Collins v. Lowe's Home Centers, LLC et al
MEMORANDUM OPINION AND ORDER denying Plaintiff's 65 MOTION for Leave to Amend Complaint and Add Additional Defendant. Signed by Judge Robert C. Chambers on 6/21/2018. (cc: counsel of record; any unrepresented parties) (hkl)
IN THE UNITED STATES DISTRICT COURT FOR
THE SOUTHERN DISTRICT OF WEST VIRGINIA
SEAN C. COLLINS,
CIVIL ACTION NO. 3:17-1902
LOWE’S HOME CENTERS, LLC, and
SCOTT HORSFIELD, individually and as
Manager of Lowe’s Home Centers, LLC,
MEMORANDUM OPINION AND ORDER
Pending before the Court is Plaintiff Sean C. Collins’ Motion for Leave to Amend
Complaint and to Add Additional Defendant. ECF No. 65. For the following reasons, the Court
DENIES the motion.
On December 2, 2016, Plaintiff was terminated from his employment with
Defendant Lowe’s Home Centers, LLC. Thereafter, on March 16, 2017, Plaintiff filed this action,
alleging his termination interfered with his rights under the Family and Medical Leave Act
(FMLA), constituted discrimination and retaliation for exercising his rights under the FMLA,
violated the West Virginia Human Rights Act’s (WVHRA) prohibition against disability
discrimination, was retaliatory in violation of West Virginia public policy, and violated West
Virginia’s Wage and Payment Collection Act. On June 28, 2017, the parties stipulated to dismiss
the Wage and Payment Collection Act claim. In addition, on December 7, 2017, the Court
dismissed Plaintiff’s claim of retaliatory discharge (the Harless claim) premised upon the
WVHRA. Collins v. Lowe’s Home Centers, LLC, No. 3:17-1902, 2017 WL 6061980, at *1 (S.D.
W. Va. Dec. 7, 2017). 1 Thus, at this point, Plaintiff’s remaining claims implicate the FMLA and
In the current motion, however, Plaintiff seeks to amend his Complaint to add a
new defendant and a new theory of his case. Specifically, Plaintiff alleges that in November 2016
he spoke with John Osborn, a Director of Human Resources at Lowe’s, about Defendant Scott
Horsfield, the store manager where Plaintiff worked. Proposed Am. Compl. at ¶¶ 4, 5, & 17. ECF
No. 65-4. During the conversation, Plaintiff alleges he reported to Mr. Osborn “that Defendant
Horsfield had discriminated and/or harassed female employees of Lowe’s.” Id. at ¶17. Plaintiff
asserts that Mr. Osborn “routinely protected Defendant Horsfield from various complaints that
were made against him,” and Mr. Osborn told Defendant Horsfield what Plaintiff said. Id. at ¶¶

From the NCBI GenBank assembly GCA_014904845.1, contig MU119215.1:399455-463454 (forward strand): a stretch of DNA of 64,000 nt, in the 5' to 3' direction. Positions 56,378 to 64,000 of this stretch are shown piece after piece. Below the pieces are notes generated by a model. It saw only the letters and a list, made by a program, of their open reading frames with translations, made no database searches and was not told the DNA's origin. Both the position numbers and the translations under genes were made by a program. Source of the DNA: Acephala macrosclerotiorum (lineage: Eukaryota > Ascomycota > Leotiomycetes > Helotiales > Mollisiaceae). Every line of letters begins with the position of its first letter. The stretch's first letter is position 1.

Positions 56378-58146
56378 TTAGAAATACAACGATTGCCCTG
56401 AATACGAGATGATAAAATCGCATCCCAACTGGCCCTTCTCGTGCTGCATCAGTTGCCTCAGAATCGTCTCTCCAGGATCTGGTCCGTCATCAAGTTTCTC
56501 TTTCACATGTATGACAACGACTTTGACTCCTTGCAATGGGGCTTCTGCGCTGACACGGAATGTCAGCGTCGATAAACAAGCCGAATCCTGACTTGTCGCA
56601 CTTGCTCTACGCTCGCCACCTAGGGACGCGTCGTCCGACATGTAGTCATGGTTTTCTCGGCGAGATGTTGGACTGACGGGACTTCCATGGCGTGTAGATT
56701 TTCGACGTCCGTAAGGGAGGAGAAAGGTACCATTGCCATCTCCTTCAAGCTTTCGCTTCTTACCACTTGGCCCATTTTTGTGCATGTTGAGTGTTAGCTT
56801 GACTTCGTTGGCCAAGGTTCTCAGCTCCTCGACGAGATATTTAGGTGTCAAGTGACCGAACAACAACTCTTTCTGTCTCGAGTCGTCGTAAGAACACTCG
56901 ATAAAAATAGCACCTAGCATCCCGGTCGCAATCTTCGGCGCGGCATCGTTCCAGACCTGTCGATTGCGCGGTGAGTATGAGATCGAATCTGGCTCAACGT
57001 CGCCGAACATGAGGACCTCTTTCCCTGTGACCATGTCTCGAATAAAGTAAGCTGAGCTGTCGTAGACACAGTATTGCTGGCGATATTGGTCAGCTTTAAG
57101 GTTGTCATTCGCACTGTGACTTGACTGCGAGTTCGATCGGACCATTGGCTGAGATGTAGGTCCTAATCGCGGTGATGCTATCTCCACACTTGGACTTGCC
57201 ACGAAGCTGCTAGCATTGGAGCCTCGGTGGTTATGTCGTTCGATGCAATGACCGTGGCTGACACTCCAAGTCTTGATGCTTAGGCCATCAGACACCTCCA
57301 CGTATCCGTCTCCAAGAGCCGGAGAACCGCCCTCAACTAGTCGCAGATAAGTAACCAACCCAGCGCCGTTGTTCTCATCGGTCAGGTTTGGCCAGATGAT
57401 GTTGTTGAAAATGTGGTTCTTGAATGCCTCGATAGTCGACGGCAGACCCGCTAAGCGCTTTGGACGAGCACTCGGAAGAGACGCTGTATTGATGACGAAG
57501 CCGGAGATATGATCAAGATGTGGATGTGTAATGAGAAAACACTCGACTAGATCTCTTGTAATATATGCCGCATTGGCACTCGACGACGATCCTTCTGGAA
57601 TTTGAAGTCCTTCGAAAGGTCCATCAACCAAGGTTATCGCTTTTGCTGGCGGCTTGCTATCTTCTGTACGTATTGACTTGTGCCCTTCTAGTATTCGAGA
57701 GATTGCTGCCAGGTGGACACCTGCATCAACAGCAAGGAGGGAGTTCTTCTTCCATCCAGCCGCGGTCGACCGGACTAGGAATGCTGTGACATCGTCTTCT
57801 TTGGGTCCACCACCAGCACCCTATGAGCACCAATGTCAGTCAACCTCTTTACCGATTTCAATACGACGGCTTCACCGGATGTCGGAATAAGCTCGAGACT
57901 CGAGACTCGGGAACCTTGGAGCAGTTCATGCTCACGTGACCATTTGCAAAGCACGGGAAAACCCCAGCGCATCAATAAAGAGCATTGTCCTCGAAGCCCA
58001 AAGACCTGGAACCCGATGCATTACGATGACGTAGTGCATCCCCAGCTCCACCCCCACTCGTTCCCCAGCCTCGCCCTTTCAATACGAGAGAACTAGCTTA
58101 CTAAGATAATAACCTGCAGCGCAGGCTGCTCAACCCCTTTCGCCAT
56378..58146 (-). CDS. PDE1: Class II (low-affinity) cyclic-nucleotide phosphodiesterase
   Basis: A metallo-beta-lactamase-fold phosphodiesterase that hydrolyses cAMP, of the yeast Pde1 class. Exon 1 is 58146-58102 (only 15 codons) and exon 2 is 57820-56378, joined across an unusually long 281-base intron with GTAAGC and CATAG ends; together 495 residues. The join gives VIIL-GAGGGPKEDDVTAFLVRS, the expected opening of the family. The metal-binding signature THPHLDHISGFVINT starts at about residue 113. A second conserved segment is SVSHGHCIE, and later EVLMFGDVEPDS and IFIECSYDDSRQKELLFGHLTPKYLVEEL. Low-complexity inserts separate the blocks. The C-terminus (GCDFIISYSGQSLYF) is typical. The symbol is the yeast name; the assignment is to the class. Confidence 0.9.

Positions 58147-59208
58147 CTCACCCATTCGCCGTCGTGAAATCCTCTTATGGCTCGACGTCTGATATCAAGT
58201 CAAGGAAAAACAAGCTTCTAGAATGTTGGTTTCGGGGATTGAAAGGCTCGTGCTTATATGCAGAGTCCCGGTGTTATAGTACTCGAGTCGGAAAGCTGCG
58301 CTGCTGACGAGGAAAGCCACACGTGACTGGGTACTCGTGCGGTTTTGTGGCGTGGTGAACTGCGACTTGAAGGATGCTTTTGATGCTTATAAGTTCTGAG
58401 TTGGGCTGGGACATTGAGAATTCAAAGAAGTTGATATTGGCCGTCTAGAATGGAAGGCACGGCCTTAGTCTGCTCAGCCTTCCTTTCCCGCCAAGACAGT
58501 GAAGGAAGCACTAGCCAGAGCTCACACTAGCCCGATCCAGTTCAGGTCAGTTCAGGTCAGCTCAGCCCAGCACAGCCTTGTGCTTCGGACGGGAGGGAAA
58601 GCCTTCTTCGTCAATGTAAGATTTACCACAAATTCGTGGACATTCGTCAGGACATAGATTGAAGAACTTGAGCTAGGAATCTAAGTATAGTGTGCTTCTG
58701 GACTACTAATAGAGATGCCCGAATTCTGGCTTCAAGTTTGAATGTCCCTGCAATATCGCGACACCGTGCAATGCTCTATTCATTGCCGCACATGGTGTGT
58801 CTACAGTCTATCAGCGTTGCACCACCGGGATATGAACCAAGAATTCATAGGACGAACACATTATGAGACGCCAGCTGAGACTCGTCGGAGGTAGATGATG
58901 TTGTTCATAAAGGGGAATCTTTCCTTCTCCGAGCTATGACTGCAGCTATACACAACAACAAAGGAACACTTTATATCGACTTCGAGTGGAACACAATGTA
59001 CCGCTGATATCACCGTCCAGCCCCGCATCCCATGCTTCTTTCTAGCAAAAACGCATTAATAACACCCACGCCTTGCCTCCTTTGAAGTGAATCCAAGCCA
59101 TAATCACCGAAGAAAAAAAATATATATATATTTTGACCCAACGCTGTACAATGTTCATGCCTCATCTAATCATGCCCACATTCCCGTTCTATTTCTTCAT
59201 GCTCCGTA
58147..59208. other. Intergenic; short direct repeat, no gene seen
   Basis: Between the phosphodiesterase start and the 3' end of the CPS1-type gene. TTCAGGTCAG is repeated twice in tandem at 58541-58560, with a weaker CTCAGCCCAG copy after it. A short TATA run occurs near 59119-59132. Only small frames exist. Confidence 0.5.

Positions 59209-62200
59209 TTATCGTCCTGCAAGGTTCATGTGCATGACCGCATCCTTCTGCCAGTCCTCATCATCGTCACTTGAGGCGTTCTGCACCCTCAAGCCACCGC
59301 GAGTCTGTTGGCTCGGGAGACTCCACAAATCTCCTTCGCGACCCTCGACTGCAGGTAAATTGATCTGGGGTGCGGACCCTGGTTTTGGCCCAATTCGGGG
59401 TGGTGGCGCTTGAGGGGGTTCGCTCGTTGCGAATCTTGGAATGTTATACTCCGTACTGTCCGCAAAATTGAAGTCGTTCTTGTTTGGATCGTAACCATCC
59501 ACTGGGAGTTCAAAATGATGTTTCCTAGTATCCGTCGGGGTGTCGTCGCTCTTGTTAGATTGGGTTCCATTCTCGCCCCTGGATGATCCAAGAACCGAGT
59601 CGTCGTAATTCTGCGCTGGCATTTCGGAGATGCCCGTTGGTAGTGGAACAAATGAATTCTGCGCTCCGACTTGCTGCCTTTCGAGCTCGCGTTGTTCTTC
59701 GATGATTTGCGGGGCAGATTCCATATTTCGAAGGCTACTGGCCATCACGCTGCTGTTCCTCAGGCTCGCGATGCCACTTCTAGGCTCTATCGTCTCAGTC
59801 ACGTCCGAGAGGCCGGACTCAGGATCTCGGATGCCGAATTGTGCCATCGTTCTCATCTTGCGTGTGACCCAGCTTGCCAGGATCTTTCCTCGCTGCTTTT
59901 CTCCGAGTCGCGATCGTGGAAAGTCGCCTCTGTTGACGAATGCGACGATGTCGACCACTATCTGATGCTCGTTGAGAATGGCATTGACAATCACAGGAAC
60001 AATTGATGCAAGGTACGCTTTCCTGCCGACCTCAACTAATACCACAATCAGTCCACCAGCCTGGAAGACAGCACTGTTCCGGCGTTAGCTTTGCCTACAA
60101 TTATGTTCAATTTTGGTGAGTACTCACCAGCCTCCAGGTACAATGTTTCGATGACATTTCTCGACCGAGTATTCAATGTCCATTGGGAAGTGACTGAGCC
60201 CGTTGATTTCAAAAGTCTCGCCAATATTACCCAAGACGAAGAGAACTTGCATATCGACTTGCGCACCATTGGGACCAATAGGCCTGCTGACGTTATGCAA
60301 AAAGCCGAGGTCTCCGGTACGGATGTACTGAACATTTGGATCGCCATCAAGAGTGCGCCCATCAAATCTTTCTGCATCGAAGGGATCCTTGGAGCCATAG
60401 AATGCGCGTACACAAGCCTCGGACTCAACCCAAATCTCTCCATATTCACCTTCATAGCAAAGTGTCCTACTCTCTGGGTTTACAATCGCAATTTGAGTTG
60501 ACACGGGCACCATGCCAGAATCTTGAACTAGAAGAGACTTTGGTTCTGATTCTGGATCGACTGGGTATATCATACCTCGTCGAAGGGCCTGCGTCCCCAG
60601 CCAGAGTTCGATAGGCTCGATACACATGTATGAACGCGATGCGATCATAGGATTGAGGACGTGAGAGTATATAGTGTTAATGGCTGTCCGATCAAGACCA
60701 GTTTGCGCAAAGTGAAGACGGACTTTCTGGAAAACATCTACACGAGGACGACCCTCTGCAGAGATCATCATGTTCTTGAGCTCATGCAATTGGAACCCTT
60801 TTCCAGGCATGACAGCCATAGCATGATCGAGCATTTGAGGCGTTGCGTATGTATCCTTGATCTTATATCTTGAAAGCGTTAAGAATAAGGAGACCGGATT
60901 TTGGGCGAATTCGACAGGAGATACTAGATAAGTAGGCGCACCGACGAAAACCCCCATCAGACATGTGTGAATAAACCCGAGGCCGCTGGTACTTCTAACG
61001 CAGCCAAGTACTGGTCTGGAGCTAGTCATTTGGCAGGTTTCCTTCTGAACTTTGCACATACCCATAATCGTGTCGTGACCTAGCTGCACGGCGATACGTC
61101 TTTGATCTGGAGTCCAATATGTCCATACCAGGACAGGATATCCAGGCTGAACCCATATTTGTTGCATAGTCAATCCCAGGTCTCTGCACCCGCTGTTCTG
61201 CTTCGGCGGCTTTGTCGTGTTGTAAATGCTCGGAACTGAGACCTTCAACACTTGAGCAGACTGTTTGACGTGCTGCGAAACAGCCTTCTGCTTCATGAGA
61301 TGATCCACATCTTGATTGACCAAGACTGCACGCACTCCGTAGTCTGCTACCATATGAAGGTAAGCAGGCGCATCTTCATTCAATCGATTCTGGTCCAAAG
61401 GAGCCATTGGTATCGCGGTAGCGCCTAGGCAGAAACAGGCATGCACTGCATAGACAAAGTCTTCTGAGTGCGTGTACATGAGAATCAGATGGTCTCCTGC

64-65. Shortly after this conversation occurred, Plaintiff alleges Mr. Osborn told Defendant
Horsfield to fire him. Id. at 65. Plaintiff’s new theory is that his termination was in retaliation for
him reporting Defendant Horsfield’s conduct, and he seeks to add Mr. Osborn as a defendant. Id.
Plaintiff’s counsel asserts that they did not know about this information until after
Plaintiff was deposed on October 23, 2017. At his deposition, Plaintiff was questioned about notes
from the meeting he had with Mr. Osburn, which were disclosed by Defendant on October 20,
2017. Tr. of Depo. of Sean Collins, at 91-95, ECF No. 71-1. 2 These notes apparently were taken
The Court permitted the Harless claim premised upon the FMLA to continue. Id.
Plaintiff stated he had not seen the notes prior to being presented a copy of them at his
by another Lowe’s employee who was in the room with Plaintiff and Mr. Osburn. The notes appear
to be a detailed account of the conversation. In reading the notes, it is evident that the vast majority
of the conversation involved personality conflicts and work issues unrelated to any claim that
Defendant Horsfield had discriminated against and/or harassed female employees. At one point,
the notes provide that Plaintiff said: “There was some craziness here at the store around that time
where Scott [Horsfield] was accused of some things, 2 weeks later he fired those associates after
he was found not guilty.” Interview with Sean Collins, at 1, ECF No. 71-2.
In the current motion, counsel states that, “[f]ollowing his deposition, Plaintiff
shared with counsel that he was referring to two women in the report, one whom was transferred
and the other terminated, following the investigation involving alleged inappropriate relationships
with Defendant Horsfield.” Mot. for Leave to Am. Compl. and to Add Additional Def., at ¶6. After
learning this information for the first time, Plaintiff’s counsel represent that they began an
investigation. Id. at ¶7. On February 15, 2018, Plaintiff deposed Defendant Horsfield and
questioned him about the two female employees. Id. at ¶9. At the deposition, Defendant Horsfield
said that Lowe’s investigated him for allegedly having a sexual relationship with the two women,
and he denied the allegations. Tr. of Depo. of Scott Horsfield, at 109, 110, & 113, ECF No. 71-3.
Defendant Horsfield also stated that one of the women was fired sometime later for falsifying time
and the other woman transferred to another store to be closer to home. Id. at 111 & 114.
Thereafter, Plaintiff sought additional discovery from Defendants related to
Defendant Horsfield’s alleged affairs with the two women. On April 5, 2018, Defendants objected
deposition. Id. at 91.
to the discovery and filed a Motion for a Protective Order, arguing it was not related to Plaintiff’s
FMLA or disability discrimination claims. 3 A week later, on April 12, 2018, Plaintiff filed the
current motion to amend. A week after filing that motion, Plaintiff responded to Defendants’